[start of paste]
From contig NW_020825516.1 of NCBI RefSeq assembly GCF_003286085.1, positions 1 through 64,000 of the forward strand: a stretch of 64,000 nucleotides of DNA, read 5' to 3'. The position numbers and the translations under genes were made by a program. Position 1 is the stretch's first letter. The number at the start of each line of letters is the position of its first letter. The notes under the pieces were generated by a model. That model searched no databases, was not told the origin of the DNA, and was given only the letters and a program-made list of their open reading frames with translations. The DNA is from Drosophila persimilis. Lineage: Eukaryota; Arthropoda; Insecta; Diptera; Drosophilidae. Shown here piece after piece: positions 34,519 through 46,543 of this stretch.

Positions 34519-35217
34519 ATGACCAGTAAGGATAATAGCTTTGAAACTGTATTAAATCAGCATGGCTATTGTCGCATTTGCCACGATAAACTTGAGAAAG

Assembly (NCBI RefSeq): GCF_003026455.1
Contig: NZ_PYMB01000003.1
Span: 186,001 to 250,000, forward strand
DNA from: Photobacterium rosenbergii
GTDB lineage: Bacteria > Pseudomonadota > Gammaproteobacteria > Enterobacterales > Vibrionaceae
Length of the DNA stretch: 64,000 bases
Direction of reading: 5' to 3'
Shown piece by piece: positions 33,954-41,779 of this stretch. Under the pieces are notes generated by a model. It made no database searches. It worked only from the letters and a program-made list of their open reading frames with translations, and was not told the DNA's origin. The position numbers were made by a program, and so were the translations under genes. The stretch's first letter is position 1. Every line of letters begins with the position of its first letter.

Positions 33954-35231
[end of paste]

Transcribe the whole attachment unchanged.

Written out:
From contig NW_020825516.1 of NCBI RefSeq assembly GCF_003286085.1, positions 1 through 64,000 of the forward strand: a stretch of 64,000 nucleotides of DNA, read 5' to 3'. The position numbers and the translations under genes were made by a program. Position 1 is the stretch's first letter. The number at the start of each line of letters is the position of its first letter. The notes under the pieces were generated by a model. That model searched no databases, was not told the origin of the DNA, and was given only the letters and a program-made list of their open reading frames with translations. The DNA is from Drosophila persimilis. Lineage: Eukaryota; Arthropoda; Insecta; Diptera; Drosophilidae. Shown here piece after piece: positions 34,519 through 46,543 of this stretch.

Positions 34519-35217
34519 ATGACCAGTAAGGATAATAGCTTTGAAACTGTATTAAATCAGCATGGCTATTGTCGCATTTGCCACGATAAACTTGAGAAAG

Assembly (NCBI RefSeq): GCF_003026455.1
Contig: NZ_PYMB01000003.1
Span: 186,001 to 250,000, forward strand
DNA from: Photobacterium rosenbergii
GTDB lineage: Bacteria > Pseudomonadota > Gammaproteobacteria > Enterobacterales > Vibrionaceae
Length of the DNA stretch: 64,000 bases
Direction of reading: 5' to 3'
Shown piece by piece: positions 33,954-41,779 of this stretch. Under the pieces are notes generated by a model. It made no database searches. It worked only from the letters and a program-made list of their open reading frames with translations, and was not told the DNA's origin. The position numbers were made by a program, and so were the translations under genes. The stretch's first letter is position 1. Every line of letters begins with the position of its first letter.

Positions 33954-35231